A Profile of Children with Autism in Ethiopia from the Perspective of Parents

Saturday, May 14, 2016: 11:30 AM-1:30 PM
Hall A (Baltimore Convention Center)
W. Zeleke and M. Chitiyo, Duquesne University, Pittsburgh, PA
Background:   One of the important aspects of autism that could be helpful to researchers in developing relevant interventions for children ASD in Africa is understanding the specific characteristics of ASD in the region. Unfortunately, there are still many unanswered questions on characteristics of ASD in Africa. For example, current research suggests that the stereotypic repetitive behaviors and activities characteristic of ASD are uncommon in Africa (Mankoski et al., 2006). But that research is not conclusive; it will be important to ascertain this difference in terms of specific behaviors. Also, even though Khan and Hombarume (1996) reported autistic typical behaviors among their sample of participants, the sample comprised of children with intellectual disabilities, which could confound the outcome. It is these lingering uncertainties that make the characterization of ASD in Africa unclear. 

Objectives:  This study aimed to investigate the characteristics of ASD in Ethiopia and to establish a profile of children with ASD in order to promote a better and clearer understanding of the disorder in Ethiopia. It is anticipated that such an effort could enhance better understanding of the disorder and promote better treatment outcomes among the African population

Methods:   Survey questionnaires and Focus Group Discussion (FGD) were used to collect data from 85 parents of children with ASD. Descriptive and inferential statistics were run to analyze the data.


The majority of research participants (85%) reported that even though they noticed their child disability as early as two years old, the average age when their child see a professional for diagnosis was five years old.  Parents’ reason for seeking help from professional for their child with ASD found to be related to cultural, social, economic and educational factors. Diagnoses for the children was conducted by either a physician or pediatrician (n=55), either a psychologist or counsellor (n=18), or a psychiatrist (n=12). The symptoms leading to the diagnoses included behavioral (n=38), language/communication (n=26), social skills (n=2), or health (n=10). While most did not indicate the types of therapy that the children were receiving, a few indicated their children were receiving speech therapy (n=2) and behavioral therapy (n=21). Some of the children had been receiving therapy for as long as 12 years; 24 indicated that they had noticed change as a result of the therapy while 21 indicated not seeing any change; 20 did not respond.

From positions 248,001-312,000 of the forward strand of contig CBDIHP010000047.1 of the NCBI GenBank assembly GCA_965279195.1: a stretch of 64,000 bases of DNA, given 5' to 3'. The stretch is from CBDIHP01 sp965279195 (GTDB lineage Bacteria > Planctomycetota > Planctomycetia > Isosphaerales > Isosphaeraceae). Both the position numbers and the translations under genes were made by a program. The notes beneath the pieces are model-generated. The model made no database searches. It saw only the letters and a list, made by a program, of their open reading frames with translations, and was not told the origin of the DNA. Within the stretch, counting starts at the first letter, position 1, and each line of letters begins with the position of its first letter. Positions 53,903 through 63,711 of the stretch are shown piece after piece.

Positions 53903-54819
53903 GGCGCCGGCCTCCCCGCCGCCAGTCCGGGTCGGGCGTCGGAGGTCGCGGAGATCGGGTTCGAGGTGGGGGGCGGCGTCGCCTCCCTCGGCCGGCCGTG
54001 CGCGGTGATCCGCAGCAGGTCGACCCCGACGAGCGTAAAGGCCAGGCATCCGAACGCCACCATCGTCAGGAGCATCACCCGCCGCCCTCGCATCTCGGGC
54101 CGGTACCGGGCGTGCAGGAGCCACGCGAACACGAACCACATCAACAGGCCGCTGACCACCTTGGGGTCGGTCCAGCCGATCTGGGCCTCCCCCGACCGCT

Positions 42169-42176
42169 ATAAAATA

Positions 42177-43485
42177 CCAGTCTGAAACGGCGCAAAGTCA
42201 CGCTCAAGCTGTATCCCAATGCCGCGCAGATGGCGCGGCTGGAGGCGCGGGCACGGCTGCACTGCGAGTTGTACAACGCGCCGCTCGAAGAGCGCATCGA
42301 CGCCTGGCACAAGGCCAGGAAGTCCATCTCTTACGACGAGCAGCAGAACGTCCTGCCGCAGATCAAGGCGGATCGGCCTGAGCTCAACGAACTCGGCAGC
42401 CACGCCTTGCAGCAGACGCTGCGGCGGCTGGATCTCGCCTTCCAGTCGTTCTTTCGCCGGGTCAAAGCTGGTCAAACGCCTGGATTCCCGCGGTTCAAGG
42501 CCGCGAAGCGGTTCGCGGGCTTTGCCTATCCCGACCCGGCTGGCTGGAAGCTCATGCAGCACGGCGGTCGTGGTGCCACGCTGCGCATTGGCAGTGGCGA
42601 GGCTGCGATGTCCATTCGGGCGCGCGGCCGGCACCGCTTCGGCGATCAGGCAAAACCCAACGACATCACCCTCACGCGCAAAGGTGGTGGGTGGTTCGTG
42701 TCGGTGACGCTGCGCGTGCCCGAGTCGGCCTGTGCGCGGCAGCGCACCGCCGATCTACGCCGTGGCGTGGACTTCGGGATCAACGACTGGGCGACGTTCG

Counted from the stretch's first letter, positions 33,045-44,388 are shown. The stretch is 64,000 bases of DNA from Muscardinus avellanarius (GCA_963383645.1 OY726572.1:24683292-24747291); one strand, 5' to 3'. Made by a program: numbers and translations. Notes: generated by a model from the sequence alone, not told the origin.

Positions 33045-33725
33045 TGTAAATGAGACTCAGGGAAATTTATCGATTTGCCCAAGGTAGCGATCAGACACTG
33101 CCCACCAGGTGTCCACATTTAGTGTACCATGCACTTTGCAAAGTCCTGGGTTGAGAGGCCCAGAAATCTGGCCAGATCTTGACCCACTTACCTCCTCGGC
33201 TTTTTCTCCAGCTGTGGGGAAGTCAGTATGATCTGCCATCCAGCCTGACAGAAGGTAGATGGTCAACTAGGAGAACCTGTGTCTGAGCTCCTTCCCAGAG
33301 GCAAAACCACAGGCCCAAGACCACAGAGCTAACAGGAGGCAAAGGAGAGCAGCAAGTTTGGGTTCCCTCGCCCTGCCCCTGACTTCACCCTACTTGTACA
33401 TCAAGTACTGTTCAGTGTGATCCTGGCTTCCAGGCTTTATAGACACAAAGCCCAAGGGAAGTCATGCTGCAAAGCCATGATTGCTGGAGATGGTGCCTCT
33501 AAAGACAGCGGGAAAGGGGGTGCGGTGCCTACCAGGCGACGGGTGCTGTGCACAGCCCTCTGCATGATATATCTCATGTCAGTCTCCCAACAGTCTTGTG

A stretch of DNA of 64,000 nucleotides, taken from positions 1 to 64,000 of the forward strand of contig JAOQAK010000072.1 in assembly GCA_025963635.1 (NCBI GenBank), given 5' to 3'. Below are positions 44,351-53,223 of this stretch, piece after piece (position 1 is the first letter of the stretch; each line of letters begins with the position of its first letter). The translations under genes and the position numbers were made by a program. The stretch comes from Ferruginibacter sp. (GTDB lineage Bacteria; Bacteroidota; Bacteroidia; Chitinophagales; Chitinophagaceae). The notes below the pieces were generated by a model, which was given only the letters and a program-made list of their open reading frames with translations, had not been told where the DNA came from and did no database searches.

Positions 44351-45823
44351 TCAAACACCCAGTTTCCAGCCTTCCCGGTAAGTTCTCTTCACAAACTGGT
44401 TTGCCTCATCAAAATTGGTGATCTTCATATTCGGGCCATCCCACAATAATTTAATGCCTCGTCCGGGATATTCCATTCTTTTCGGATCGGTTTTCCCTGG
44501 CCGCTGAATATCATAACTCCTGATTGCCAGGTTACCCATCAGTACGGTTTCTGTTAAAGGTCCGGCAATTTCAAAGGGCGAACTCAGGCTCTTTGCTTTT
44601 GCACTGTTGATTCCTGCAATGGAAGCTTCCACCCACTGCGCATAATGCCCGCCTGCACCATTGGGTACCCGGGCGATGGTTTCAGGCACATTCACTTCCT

Conclusions:  Parents’ awareness of autism is important for early dedication of ASD. It is also noted that cultural context may significance affect the age of identification of the symptoms, seeking intervention, and parents’ understanding of the characteristics of autism.